Given current security conditions in Iraq, including a string of bombings since late December more lethal to civilians than any seen in the last year of the U.S. presence, many could be nervous enough to be trigger-happy. Is this war really over or have we just outsourced it?
Anybody who was dreaming that that the military was going to divest itself of contractors can put that fantasy to rest. Now that the CWC has said the government is over-reliant on contractors, you can see that we have a bit of a contradiction.
The deal worked out to allow a rise in the debt ceiling gives us our first real chance in more than a decade to make significant cuts to our country's out-of-control war budget, but we are going to have to fight for them.
While Eisenhower was certainly dead-on about the big picture of the military-industrial complex, we can imagine even he might be surprised by the dirty details of how that "complex" has evolved since his farewell speech in 1961.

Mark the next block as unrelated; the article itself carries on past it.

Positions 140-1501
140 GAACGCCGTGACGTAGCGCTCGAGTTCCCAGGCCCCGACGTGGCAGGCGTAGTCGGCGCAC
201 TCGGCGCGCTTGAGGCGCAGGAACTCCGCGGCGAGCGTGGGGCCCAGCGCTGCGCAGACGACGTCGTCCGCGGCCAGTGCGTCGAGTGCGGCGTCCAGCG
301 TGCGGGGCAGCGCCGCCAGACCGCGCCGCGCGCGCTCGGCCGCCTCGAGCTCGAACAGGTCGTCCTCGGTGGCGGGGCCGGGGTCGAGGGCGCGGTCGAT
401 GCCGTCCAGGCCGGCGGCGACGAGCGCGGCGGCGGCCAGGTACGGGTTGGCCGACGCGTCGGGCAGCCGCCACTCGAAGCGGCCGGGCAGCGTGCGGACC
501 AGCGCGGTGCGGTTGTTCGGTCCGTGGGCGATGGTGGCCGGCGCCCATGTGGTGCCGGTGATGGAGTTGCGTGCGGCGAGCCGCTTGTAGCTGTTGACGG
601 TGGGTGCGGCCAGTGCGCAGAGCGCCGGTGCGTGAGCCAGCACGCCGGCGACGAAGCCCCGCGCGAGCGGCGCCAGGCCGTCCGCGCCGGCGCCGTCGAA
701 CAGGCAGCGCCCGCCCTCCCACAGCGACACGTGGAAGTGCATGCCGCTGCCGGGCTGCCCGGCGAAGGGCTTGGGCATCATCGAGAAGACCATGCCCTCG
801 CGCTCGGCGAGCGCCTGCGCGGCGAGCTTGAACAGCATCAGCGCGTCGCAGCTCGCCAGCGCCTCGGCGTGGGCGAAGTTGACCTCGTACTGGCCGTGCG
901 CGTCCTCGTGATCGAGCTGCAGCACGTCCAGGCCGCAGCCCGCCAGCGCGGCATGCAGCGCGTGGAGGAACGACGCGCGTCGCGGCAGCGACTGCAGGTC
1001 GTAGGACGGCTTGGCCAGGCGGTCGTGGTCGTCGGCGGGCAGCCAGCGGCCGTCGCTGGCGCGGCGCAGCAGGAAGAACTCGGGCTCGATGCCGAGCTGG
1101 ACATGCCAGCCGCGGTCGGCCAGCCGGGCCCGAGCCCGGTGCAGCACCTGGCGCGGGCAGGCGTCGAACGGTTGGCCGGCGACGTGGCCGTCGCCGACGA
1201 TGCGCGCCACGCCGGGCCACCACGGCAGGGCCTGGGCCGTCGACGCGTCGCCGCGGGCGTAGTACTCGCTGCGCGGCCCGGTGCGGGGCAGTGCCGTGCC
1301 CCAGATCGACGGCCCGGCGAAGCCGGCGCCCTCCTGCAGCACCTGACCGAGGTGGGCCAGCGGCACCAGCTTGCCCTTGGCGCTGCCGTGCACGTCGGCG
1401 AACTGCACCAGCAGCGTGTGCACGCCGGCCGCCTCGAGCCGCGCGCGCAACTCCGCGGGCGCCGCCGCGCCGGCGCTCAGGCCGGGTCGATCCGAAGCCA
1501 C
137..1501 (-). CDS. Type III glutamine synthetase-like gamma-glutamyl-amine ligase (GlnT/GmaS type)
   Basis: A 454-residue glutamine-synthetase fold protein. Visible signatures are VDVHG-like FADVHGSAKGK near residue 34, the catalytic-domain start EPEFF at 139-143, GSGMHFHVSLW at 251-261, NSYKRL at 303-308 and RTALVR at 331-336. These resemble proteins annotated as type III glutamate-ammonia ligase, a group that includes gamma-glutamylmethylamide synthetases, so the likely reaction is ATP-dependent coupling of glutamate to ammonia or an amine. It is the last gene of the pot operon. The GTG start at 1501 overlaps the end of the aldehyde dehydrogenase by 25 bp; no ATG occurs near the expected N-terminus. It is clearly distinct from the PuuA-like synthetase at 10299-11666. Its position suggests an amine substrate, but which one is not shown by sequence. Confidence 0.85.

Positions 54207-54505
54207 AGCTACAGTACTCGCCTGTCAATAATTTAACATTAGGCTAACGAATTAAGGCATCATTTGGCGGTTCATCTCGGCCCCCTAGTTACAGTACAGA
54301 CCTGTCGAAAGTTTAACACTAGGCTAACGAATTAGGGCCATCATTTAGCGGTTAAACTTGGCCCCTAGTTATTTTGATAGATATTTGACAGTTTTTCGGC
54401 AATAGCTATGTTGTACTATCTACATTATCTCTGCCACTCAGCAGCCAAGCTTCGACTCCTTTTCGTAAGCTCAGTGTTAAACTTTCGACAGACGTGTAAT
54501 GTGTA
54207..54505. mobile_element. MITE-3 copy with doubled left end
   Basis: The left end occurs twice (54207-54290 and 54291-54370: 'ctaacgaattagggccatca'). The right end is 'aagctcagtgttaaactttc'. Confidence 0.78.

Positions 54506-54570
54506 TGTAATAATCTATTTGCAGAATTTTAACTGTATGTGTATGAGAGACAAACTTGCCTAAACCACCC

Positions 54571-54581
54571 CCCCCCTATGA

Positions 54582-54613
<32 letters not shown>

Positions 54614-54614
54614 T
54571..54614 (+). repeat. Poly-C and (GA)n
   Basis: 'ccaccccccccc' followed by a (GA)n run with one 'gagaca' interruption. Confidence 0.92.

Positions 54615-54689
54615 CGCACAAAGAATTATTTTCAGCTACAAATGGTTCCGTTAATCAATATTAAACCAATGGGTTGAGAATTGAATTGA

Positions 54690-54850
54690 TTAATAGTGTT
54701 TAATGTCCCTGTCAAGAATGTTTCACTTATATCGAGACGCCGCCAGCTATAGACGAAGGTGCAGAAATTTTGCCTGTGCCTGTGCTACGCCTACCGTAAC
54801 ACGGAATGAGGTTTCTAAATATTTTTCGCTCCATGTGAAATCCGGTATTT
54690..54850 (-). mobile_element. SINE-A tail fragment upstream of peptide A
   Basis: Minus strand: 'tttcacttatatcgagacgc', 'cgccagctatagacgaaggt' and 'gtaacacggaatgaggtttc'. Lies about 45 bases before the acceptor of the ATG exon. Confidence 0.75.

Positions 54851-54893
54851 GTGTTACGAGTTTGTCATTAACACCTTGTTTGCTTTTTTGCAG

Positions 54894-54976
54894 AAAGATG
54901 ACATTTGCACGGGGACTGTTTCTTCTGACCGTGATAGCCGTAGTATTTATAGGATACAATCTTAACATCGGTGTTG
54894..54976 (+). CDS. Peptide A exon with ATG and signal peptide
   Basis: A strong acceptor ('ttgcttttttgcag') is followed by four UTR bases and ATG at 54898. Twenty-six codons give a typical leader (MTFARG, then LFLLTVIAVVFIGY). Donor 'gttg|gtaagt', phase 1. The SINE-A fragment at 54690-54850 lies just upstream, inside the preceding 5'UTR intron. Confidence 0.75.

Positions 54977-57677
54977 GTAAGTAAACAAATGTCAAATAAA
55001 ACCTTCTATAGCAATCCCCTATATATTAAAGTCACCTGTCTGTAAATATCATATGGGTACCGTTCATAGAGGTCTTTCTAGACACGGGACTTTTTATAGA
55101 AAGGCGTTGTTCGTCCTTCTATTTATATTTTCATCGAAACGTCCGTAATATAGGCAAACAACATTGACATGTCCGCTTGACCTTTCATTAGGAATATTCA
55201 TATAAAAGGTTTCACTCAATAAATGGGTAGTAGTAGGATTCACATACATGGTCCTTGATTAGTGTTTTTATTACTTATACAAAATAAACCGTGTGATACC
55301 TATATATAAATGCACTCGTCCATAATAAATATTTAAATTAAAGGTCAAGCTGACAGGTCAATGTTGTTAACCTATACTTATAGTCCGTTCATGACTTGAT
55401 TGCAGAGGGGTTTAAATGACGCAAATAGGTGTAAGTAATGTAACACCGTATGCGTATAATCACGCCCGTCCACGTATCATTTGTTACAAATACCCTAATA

In the shadow elite age, when power brokers can have a dozen roles of influence, criss-crossing and sometimes overlapping, sorting through them to pick the most telling ones is both more difficult -- and more imperative -- than ever before.
The deep scandal of government contracting goes far beyond the actions of a handful of bad actors and products that can seen and touched. It is systemic, insidious, potentially damaging to national security -- and perfectly legal.
When government contractors hire former directors of intelligence and defense-related government agencies, they are banking on coincidences of interest between their hires and their hires' former (government) employers.
Even by the dismal standards of Washington pay-to-play politics, the shenanigans of defense giant Pratt & Whitney -- fighting tooth and nail to keep a multi-billion dollar jet engine contract to itself -- are something else.